read somewhere that nearly 80 percent of all data has some location-related aspect. Some examples of common location-related data questions might include:
- Where do we ship these orders?
- Where are flood plains located, and what rainfall amounts are problematic for them?
- Where are vendors and/or customers located?
- What delivery route should we use?
- Can we track shipments using GPS?
- Where are voting districts located?
- Where are the best hospitals located?
- Where are the sales regions that produce the most revenue?
And so on. It's highly likely that a significant portion of the data you work with has a location-related aspect as well. Presenting this information visually could lead to better management decisions or even possibly uncovering trends that were not previously evident. A good application can present this information using a location-oriented approach. That's where Microsoft Virtual Earth fits in.
This article aims to start you on your way developing applications with Virtual Earth, and get you thinking outside the box regarding the way you display information to your web site visitors or your corporate management.
For example, consider a postal code sales report sorted in descending order by sales percentage. Maybe you could improve upon that report by presenting the data as a pie chart to help management see how specific postal codes compare to each other. Taking that idea even further, you could overlay that same information on a map, which reveals that the top three postal codes are all on one side of a particular highway. Maybe that's important, maybe it's not—but that fact would go unnoticed on a report or a pie chart. Geographically visualizing data takes the analysis to an entirely new level.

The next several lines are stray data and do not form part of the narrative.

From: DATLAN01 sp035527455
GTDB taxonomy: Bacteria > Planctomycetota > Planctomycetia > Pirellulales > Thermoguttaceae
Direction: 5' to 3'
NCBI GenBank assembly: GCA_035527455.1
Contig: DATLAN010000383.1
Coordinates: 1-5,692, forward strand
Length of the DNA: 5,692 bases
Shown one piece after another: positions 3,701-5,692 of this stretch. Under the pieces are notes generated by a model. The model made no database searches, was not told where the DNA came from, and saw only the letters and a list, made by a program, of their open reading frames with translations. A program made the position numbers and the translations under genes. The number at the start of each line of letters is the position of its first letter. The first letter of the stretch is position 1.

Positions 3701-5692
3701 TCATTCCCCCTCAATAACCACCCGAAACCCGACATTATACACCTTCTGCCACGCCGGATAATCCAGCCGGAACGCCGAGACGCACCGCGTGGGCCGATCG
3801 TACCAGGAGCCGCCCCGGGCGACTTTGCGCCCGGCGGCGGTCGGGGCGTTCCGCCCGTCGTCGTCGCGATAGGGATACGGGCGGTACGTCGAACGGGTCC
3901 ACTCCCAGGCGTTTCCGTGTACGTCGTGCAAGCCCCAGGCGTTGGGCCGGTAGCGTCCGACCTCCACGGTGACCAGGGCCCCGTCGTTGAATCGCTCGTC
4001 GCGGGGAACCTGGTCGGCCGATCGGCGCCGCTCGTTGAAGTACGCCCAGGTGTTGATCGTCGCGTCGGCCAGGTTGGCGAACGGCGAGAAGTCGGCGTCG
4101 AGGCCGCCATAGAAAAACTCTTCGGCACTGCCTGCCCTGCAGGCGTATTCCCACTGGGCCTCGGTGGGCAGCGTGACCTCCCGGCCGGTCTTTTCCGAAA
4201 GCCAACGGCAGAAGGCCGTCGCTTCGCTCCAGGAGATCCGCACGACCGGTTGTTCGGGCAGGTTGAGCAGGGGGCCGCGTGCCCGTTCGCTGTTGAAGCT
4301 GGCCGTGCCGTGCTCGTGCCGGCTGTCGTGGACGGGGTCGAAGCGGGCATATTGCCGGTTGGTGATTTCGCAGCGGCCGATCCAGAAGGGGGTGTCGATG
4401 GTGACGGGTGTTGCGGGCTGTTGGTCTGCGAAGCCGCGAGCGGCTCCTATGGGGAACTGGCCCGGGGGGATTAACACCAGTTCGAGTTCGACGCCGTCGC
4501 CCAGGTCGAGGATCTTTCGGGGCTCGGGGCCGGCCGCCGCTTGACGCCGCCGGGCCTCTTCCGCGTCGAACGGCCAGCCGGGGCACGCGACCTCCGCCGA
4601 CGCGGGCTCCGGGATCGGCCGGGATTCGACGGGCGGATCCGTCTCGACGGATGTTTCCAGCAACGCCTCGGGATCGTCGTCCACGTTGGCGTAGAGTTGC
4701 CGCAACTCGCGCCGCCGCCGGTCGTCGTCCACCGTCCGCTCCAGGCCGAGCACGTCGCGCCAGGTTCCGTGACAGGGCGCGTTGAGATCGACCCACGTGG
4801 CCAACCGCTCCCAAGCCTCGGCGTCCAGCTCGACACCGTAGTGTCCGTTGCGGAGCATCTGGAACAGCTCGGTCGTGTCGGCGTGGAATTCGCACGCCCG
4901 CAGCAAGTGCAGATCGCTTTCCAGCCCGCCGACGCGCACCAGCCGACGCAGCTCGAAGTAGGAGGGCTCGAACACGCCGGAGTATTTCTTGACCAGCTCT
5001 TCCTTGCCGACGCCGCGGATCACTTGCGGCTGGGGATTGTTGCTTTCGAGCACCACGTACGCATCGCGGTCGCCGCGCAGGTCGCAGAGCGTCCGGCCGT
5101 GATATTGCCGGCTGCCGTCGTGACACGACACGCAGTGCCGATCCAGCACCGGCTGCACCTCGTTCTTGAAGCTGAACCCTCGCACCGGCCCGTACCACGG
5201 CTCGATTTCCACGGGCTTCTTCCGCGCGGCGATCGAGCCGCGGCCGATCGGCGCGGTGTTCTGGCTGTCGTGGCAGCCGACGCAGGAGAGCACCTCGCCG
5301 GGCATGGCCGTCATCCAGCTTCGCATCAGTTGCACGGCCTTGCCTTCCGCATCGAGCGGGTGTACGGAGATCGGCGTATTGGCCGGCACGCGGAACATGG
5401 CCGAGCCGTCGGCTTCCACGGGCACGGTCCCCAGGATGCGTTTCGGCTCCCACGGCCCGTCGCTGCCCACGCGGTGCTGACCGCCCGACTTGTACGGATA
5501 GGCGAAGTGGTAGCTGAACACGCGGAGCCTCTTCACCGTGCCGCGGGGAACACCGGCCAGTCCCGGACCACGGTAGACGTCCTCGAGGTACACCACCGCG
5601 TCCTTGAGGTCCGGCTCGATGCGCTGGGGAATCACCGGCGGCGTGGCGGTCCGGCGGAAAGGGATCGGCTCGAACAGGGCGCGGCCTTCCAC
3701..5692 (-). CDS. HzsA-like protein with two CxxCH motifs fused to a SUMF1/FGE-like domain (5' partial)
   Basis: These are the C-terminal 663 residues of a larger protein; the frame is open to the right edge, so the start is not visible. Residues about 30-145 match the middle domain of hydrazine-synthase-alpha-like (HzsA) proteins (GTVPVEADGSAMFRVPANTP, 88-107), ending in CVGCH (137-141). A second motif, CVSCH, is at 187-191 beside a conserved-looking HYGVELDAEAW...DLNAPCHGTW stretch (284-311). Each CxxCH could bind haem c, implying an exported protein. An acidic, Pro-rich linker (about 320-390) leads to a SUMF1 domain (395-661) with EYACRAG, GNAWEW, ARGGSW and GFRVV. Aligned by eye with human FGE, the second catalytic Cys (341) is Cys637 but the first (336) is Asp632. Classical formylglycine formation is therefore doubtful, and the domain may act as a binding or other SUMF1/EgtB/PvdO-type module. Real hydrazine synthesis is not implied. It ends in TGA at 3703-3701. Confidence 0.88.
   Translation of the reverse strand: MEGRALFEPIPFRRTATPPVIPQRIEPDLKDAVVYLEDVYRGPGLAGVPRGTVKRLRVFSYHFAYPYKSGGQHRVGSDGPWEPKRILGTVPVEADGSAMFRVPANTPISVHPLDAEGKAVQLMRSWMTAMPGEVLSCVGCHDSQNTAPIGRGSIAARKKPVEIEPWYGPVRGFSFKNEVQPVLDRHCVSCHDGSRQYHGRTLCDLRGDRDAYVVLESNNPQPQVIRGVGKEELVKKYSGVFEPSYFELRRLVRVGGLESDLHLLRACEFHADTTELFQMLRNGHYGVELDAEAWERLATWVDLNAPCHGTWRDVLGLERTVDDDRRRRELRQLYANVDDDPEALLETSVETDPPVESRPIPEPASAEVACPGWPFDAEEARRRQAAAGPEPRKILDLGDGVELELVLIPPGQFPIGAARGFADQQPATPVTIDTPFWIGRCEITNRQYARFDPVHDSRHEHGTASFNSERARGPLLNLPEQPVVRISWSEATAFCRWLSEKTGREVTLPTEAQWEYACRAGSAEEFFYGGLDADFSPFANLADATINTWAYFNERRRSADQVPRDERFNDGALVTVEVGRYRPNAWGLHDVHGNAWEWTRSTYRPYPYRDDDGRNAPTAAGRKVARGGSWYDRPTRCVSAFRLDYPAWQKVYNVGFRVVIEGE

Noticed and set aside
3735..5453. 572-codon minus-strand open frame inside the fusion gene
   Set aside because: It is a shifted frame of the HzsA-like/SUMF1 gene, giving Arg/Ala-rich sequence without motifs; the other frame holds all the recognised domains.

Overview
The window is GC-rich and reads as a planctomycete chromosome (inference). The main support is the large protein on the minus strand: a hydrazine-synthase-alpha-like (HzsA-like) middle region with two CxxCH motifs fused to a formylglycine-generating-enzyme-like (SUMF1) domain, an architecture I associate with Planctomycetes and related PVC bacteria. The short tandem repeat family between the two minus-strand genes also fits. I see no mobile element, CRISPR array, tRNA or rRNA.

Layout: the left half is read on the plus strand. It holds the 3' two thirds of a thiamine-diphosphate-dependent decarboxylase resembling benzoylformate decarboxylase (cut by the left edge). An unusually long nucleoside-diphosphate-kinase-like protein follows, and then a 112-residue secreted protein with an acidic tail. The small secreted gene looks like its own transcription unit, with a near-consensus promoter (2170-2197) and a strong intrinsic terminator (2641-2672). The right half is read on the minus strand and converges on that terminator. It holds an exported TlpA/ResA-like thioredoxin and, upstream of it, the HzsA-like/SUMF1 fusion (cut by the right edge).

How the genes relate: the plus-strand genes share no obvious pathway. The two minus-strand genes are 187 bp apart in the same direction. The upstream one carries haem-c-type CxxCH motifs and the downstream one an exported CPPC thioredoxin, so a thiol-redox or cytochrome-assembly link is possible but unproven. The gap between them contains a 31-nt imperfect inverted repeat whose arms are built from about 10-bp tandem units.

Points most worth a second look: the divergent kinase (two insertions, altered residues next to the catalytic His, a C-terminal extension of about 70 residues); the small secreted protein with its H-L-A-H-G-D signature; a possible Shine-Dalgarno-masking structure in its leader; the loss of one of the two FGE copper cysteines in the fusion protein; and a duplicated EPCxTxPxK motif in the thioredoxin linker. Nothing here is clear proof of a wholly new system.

But I'm getting ahead of myself. Let me back up and start with an answer to the question, what is Virtual Earth?
What Is Virtual Earth?
Virtual Earth is a group of services from Microsoft that provides a high-quality geospacial data and imagery platform for you to work with. Unfortunately that sounds like a Microsoft definition. What that really means is that Microsoft provides developers with a platform, API, and other tools for visualizing data on a map. That data could be something as simple as pushpin points indicating where retail stores are located, or lines connecting points, or polygons covering a geographic area, or a combination of all three.
Virtual Earth allows you to add content in several ways. You can add points, lines, and polygons via code, or you can import data from other locations such as GeoRSS feeds, Keyhole Markup Language (KML), or GPS eXchange (GPX) files. The examples first show how to add content to a map using code, and then move on to importing data from a GeoRSS feed.
The Virtual Earth platform consists of a number of features, including: imagery, buildings, geocoding, Yellow Pages and points of interest (POI), traffic, search and proximity, routing and directions, 3D models, and more. These features are delivered by two separate but complimentary pieces: the Virtual Earth AJAX Map Control and (new to version 6.2), Virtual Earth Web Services 1.0.
You can learn much more about Virtual Earth, download the SDK, check out Virtual Earth team blogs, and so on at http://dev.live.com/virtualearth.
|Editor's Note: This article was first published in the January/February 2009 issue of CoDe Magazine, and is reprinted here by permission.|